Liability of HB after emergency probibition order

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    A privately rented property. (deregulated), had an emergency prohibition order served on it 19/10/06, due to unfit habitation.
    the order was received at the landlord’s office 23/10/06. The HB was stopped from 23/10/06.
    the landlord is now appealing against this decision on the grounds that they had to rehouse the tenants and couldnt move them out until 26/11/06.

    what should the correct liability end date be, and under what regulations

    Carol – Liverpool


    I’m not entirely certain but give that its at least two days since I last made myself look stupid…

    The LL may well have been unable to house T for a month or so. I do not think that this is relevant, I do not think that there is any legally enforceable liability for rent from the effective date of the prohibition order. If this is correct I can see no way you can take any action other than that which you have taken.


    I agree with Pete that that seems the most logical application / interpretation / outcome. 8)

    Which makes me wonder which reg / CD it falls foul of!! 🙄

    Kevin D

    It’s not clear from the original post whether or not there is an overpayment involved.

    If there is no overpayment, I wouldn’t worry about the L/L appeal. Any appeal should be referred to TTS as being out of jurisdiction, on the grounds that the appellant is not a “person affected”.



    I have just been looking at the Housing Act 2004 and Circular A11/2006.

    It looks as if your authority has decided that there is a Category 2 risk and has prohibited occupation of the property until the risk is eliminated. I can see how it would take time to move everyone out.

    Kevin is right about the land,lord not being diretly affected by individual HB entitlement decisions (as distinct from overpayment decisions), but just out of interest on what basis have you decided that the claimants are not entitled to HB from the day of the prohibition order?

    The amendment to the Regs as far as England and Wales are concerned only provides for a rebate to be paid as an allowance during periods when the LA has taken over management of the property. There are decisions and appeals rules for Scottish no rent orders. But there is nothing I can see that sopecifically says a claimant is not entitled to benefit during a period when a prohibition order is in force. I think you do need to look at the normal occupation and liability criteria and justify a decision to stop benefit immediately by reference to those normal criteria. Is it the case that the claimants were not liable to pay rent for the dwelling occupied as the home the instrant the order took effect? Or did it take longer for the HB entitlement conditions not to be satisfied?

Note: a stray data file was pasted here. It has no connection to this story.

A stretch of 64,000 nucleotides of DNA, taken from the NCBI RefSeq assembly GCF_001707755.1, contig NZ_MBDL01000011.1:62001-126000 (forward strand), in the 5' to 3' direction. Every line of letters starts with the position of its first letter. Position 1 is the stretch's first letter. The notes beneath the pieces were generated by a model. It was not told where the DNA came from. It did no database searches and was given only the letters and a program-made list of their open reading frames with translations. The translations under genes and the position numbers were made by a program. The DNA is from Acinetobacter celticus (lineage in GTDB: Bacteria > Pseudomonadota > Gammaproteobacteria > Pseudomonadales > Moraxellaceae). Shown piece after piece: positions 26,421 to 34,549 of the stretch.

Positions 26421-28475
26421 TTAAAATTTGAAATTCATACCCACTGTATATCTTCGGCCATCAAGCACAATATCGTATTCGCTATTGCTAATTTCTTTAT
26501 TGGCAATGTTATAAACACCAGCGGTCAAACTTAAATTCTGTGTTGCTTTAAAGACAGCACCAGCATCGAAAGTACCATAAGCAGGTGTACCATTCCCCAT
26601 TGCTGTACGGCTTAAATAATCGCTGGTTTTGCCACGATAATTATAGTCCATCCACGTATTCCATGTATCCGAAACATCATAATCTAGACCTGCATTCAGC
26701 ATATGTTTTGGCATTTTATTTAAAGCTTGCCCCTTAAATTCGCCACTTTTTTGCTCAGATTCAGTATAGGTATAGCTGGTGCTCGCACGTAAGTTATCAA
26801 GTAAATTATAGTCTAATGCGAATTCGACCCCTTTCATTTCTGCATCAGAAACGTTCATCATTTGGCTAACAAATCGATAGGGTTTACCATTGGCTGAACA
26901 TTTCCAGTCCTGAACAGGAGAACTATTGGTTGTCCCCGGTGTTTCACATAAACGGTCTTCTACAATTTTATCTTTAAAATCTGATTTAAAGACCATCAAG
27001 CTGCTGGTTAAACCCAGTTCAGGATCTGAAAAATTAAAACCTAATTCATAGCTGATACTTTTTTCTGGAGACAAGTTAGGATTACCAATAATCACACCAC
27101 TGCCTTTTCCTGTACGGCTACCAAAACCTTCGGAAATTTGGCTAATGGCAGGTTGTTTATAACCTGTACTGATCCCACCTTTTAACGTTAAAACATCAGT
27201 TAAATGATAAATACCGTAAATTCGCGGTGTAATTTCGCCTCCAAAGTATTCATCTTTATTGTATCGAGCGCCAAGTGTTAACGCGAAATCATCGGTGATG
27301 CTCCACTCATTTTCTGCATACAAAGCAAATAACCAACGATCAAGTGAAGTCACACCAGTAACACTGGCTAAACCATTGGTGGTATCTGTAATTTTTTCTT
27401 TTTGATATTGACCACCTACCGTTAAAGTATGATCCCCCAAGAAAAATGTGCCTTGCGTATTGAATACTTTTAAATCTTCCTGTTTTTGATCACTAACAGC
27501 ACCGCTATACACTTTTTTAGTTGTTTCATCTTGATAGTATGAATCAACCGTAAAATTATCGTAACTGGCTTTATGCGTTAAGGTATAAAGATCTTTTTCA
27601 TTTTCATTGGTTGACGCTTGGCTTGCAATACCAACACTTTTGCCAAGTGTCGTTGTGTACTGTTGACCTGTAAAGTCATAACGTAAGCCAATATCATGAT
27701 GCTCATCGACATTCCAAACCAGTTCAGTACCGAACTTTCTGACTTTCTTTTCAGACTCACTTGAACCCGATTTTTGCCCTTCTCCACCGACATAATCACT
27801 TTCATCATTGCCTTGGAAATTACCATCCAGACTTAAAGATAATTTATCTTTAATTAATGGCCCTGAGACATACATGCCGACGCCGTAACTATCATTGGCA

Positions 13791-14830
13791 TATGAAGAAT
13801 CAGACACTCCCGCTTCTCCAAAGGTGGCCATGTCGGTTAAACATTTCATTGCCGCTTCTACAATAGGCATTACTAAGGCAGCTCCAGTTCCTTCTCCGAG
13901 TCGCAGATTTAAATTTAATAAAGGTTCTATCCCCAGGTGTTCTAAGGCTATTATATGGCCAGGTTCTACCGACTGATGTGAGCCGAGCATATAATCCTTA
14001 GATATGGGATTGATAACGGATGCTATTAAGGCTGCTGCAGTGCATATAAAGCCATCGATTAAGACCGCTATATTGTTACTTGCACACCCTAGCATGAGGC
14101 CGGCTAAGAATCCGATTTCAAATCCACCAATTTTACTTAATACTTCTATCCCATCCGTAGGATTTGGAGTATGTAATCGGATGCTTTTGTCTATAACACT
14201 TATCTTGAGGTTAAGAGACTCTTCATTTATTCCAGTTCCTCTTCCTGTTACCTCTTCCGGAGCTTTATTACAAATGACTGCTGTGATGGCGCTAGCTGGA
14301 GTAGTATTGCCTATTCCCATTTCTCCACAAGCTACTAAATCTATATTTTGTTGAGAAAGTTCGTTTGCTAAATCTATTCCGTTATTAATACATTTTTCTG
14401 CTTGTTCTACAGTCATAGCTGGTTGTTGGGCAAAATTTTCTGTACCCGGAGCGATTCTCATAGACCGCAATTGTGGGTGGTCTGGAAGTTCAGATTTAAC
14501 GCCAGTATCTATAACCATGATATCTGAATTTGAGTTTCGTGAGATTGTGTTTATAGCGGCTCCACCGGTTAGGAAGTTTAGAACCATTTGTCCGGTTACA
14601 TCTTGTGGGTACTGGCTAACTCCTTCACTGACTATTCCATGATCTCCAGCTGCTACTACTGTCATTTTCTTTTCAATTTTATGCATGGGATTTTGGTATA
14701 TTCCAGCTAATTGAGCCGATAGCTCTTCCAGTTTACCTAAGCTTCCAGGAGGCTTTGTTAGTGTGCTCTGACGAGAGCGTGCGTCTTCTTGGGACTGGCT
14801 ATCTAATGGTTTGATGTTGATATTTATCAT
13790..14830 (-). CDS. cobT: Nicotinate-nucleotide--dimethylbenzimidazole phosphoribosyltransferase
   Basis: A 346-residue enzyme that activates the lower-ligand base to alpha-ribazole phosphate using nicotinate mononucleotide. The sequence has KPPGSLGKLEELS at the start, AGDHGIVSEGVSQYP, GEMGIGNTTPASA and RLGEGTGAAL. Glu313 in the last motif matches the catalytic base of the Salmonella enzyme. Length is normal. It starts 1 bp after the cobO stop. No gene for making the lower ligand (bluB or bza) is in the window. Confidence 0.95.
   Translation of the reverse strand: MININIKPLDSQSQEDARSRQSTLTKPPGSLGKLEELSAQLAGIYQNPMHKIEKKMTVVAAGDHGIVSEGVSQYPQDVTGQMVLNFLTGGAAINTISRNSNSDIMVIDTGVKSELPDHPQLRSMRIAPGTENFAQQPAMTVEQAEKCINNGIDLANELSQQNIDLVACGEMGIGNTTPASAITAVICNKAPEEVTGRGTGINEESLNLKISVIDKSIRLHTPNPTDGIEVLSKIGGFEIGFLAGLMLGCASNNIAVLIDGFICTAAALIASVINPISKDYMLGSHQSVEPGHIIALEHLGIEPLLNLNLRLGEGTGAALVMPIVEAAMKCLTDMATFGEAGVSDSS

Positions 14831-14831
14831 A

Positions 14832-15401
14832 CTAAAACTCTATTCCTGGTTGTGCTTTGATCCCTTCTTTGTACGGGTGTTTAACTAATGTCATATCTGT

I’m not saying I know the answer – you have all the facts, I don’t. But I think there is that process to go through.


    I have a similar question.

    Tenants live in property A, which is rented via a lettings agency.

    Property A is flooded and they have to move, Environmental Health say they cannot return for 6 months (something to do with raw sewage in the flood waters) HB/CTB is stopped from the date they moved out.

    Tenants move to property B, rented from the same lettings agency. The owner of property B inisisted on a proper tenancy agreement.

    The owner of property A had an insurance policy which covered the cost of rehousing his tenants for 6 months. The lettings agency state that he took this out because he had a contractual liabilty to rehouse his tenants. The insurance has paid for 6 months rent in advance on property B.

    The lettings agency want us to pay HB on property A, despite it being uninhabitable. They are even going to serve notice on the tenants for non-payment of rent.

    The tenants have claimed HB at both properties.

    Can we pay HB for property A?

    When should we start paying HB at property B, bearing in mind that 6 months rent has been covered by insurance?

    Kevin D


    In my view, HB can only be paid on one home – [b:d72ad12665]HBR 7(4)[/b:d72ad12665] seems to apply (essential repairs).

    HB can only paid on “B” if there is no liability of any kind to make payments on “A”.

    If liability continues at “A”, no HB can be paid on “B”.

    Hope that helps.


    Thanks Kevin.

    I’ll pay HB at property A and CTB at property B.


    Had another think about this one.

    The prohibition arises from the L.A. exercising a power conferred by an Act.

    As such I think any continuation of the tenancy would be illegal as oppossed to unlawful. There would be no problem treating your claimant as occupying the property. Liability for rent is an “actual”. I still suspect that the LL would simply be unable to charge rent for it whether or not the tenant was in occupation for the simple reason that the charge is for an illegal act.

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